I mean they’re all slightly different. But let’s say the first song with singing on it, the “How?” song – when we created it, we weren’t necessarily thinking about what the lyrics would be. And we already had this great, compelling, moody, emotional melody. Part of me is like, “I can sing anything over this and it would probably work.”

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When it breaks into [the chorus], that’s just a simple, emotional thing. But in the beginning, I did struggle with what do I sing previous to that? I had read a couple of absurd little passages online about something and I just thought, “I’m gonna go out there and sing these f—in’ bizarre words against what we’ve set up, what you might be expecting.” And to do those opening lines, “White trash, rednecks, earthworms eat the ground,” everyone’s going, “Wait, what are you saying?” Which is exactly what I thought, you know, that’s what we want. So that’s already got everything you want about the mood.

Sometimes I think about it like when you go to eat. It’s like I’ve got all the flavors, everything is fresh and what is there left to do? It’s like, “Well then I’ll make the table a different color.” And you’ll be like, “What a great experience.” And you’ll remember I had potatoes and steak, but the table was like, f—ing, green, and it blew your mind. It’s just these little details that let it be.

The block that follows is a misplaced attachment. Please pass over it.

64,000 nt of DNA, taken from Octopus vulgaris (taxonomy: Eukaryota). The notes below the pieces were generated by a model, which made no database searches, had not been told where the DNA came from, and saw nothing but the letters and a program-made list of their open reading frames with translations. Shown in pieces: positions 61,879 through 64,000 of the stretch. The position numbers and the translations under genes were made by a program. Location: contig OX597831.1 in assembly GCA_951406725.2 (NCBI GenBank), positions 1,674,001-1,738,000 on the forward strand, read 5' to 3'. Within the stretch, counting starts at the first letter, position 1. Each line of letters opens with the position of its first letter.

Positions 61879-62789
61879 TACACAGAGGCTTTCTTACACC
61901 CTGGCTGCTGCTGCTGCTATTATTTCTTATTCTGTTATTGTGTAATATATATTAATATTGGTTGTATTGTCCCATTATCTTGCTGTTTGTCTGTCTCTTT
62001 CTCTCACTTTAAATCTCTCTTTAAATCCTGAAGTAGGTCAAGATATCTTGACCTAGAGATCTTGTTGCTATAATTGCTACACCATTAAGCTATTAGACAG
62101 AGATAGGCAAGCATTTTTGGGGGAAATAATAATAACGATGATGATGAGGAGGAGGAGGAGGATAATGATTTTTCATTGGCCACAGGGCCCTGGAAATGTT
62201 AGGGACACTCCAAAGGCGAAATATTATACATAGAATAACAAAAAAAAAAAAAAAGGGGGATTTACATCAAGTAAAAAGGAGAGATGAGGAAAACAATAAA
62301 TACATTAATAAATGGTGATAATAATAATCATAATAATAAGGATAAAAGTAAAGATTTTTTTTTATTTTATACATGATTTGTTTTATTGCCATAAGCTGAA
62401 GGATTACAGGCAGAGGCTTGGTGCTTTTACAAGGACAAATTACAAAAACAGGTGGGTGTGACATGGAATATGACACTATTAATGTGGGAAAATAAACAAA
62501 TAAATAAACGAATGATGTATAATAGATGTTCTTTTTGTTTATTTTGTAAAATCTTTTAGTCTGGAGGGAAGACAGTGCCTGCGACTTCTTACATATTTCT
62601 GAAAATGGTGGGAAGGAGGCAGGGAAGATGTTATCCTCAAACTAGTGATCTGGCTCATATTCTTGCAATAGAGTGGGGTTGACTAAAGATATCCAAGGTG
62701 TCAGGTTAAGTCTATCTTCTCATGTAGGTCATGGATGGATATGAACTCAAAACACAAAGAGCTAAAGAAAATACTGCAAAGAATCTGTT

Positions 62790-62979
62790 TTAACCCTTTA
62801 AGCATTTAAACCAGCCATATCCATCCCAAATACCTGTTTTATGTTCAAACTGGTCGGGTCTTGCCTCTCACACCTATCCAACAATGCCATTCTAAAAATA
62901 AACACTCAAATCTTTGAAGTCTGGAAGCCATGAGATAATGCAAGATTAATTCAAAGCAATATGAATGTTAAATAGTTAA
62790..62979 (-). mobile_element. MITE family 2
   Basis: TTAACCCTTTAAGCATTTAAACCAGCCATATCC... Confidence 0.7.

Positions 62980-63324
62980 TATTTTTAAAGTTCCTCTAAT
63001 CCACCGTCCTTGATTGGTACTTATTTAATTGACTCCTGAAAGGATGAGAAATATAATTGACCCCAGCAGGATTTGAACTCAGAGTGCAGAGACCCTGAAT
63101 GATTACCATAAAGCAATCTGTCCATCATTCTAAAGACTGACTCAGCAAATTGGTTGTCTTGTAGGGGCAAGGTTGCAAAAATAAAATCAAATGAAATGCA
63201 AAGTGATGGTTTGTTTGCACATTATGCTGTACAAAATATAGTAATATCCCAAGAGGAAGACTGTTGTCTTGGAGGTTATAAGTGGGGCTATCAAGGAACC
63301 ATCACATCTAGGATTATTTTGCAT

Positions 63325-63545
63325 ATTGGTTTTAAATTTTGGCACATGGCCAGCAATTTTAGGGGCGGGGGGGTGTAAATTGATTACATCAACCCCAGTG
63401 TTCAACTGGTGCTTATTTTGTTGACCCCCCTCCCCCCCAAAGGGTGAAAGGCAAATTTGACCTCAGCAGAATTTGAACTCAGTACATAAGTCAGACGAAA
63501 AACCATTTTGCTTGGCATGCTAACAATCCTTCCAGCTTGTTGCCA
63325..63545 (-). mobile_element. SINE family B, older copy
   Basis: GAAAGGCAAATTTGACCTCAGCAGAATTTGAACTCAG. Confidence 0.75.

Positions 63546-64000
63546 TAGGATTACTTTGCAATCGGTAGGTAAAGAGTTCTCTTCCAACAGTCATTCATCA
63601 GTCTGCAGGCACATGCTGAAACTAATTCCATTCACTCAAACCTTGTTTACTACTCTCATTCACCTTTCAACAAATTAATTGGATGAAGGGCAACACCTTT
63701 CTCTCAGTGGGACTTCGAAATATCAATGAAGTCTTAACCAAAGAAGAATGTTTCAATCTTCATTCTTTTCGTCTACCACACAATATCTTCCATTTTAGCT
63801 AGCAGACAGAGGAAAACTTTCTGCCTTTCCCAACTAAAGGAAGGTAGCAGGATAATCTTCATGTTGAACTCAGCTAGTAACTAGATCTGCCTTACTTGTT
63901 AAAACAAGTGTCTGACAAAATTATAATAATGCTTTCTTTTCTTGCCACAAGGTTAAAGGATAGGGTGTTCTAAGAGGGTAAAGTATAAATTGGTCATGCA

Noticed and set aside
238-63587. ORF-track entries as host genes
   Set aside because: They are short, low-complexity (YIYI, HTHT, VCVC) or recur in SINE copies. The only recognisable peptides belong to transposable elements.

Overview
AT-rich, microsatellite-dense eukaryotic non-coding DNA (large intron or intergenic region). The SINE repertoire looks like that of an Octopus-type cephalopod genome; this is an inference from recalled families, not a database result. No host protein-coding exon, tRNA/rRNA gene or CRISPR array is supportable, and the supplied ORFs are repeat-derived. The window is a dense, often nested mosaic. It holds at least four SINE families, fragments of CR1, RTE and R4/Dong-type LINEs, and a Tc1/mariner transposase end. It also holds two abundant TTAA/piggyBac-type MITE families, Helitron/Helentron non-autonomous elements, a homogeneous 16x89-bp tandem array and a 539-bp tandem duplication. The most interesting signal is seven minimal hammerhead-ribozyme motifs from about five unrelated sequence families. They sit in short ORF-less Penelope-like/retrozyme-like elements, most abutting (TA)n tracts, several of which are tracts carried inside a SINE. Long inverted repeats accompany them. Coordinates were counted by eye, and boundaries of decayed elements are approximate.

And then, other times, like the song “Do Glowy,” we were never satisfied with the lyrics. Every time I would make them simpler, I could tell people around the studio would walk around singing the little simple bits. They didn’t really know what the song was about. So I just kept trying again and it would just be more… There’s a song that was used in the musical Hair, this popular song: [sings] “Good morning, starshine…” Well, this song, when you sing along, in the middle of it, it just goes “Gleep, gleep, gleepy, gloopy, gloopy, gloppy…” And I f—in’ love that. And it’s the hardest thing for a lyric writer to do is just to go to gobbledy-goop.

I always remember that too late, you know? Gobbledy-goop works great! [Sings the “Hey Jude” coda] “Naa, naa, naa, na-na na naaaa!” You would have messed it up if you try to make that into an epic lyric. So I always have my panic solutions of, well, “I’ll turn it into gobbledy-goop and see what happens.” I had this little “Do glowy,” I remember it meant like, “your head” [in Polish] and it would be a funny thing to say. And I don’t think it’s the greatest song ever, but it’s a moment of silliness. I think when we have too many emotional things together, we start feeling Mariah Carey or something. And we like going in those more abstract directions.